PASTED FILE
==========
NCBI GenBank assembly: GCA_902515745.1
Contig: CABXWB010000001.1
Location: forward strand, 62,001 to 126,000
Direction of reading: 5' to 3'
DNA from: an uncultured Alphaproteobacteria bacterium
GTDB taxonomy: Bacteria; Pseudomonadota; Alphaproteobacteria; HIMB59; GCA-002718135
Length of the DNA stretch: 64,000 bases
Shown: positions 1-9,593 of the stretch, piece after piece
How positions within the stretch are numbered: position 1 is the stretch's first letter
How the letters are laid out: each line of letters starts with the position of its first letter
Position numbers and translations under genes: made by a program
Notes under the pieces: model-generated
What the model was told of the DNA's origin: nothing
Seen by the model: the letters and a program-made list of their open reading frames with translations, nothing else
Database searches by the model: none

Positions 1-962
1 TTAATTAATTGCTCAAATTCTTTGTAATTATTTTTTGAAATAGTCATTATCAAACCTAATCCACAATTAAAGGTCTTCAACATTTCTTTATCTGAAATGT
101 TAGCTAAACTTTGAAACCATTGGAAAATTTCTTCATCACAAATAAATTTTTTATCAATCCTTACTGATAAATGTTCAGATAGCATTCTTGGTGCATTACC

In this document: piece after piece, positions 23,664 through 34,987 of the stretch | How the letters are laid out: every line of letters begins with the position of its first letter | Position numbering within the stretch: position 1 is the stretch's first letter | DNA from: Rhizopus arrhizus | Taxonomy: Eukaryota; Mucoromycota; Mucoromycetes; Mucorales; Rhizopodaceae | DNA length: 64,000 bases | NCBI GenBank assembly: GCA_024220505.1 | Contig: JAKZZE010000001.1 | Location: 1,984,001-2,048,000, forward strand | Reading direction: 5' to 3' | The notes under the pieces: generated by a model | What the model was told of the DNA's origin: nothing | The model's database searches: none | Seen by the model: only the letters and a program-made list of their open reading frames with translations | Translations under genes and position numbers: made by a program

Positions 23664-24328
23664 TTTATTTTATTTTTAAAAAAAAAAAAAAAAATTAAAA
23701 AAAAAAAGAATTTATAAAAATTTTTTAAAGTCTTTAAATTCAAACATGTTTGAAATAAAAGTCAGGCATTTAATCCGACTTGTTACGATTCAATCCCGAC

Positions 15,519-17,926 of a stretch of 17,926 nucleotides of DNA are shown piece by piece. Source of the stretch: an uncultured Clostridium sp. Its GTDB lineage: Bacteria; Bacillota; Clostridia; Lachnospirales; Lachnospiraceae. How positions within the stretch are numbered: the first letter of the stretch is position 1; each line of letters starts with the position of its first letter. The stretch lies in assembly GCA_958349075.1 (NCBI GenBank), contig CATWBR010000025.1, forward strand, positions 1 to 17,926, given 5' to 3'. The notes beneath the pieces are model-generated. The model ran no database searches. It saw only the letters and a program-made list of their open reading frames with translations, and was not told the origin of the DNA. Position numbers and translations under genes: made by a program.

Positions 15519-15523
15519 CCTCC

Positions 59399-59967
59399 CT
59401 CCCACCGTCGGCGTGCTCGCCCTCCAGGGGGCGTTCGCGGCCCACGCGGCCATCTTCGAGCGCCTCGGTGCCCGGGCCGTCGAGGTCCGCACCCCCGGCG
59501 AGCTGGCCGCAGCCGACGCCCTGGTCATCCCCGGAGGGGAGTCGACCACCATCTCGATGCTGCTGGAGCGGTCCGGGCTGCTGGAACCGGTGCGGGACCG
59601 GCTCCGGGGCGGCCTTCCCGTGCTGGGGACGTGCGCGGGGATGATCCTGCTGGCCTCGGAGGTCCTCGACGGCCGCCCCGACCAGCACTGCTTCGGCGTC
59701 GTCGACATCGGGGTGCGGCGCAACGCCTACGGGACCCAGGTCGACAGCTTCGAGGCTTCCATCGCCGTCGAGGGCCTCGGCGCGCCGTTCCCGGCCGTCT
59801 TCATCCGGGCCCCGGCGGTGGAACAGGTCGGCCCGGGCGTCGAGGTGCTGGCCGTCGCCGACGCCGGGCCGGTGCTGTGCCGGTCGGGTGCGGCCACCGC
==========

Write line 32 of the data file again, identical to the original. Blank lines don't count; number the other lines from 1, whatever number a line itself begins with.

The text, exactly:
59801 TCATCCGGGCCCCGGCGGTGGAACAGGTCGGCCCGGGCGTCGAGGTGCTGGCCGTCGCCGACGCCGGGCCGGTGCTGTGCCGGTCGGGTGCGGCCACCGC